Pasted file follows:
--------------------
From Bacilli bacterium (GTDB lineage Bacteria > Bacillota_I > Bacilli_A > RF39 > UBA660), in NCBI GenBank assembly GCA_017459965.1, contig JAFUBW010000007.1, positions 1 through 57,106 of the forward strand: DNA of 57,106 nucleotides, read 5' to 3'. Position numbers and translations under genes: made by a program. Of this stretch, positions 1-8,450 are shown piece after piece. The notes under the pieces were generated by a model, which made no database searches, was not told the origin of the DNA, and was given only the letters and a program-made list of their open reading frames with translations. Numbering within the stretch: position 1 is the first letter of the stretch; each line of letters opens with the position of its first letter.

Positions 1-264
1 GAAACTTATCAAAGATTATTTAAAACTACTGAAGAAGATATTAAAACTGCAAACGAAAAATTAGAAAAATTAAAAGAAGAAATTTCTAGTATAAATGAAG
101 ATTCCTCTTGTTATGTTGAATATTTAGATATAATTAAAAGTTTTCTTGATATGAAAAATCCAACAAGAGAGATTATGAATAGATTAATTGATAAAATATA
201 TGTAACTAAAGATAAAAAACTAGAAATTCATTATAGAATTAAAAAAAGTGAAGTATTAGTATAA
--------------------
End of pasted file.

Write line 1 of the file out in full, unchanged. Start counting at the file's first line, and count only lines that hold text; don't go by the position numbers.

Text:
From Bacilli bacterium (GTDB lineage Bacteria > Bacillota_I > Bacilli_A > RF39 > UBA660), in NCBI GenBank assembly GCA_017459965.1, contig JAFUBW010000007.1, positions 1 through 57,106 of the forward strand: DNA of 57,106 nucleotides, read 5' to 3'. Position numbers and translations under genes: made by a program. Of this stretch, positions 1-8,450 are shown piece after piece. The notes under the pieces were generated by a model, which made no database searches, was not told the origin of the DNA, and was given only the letters and a program-made list of their open reading frames with translations. Numbering within the stretch: position 1 is the first letter of the stretch; each line of letters opens with the position of its first letter.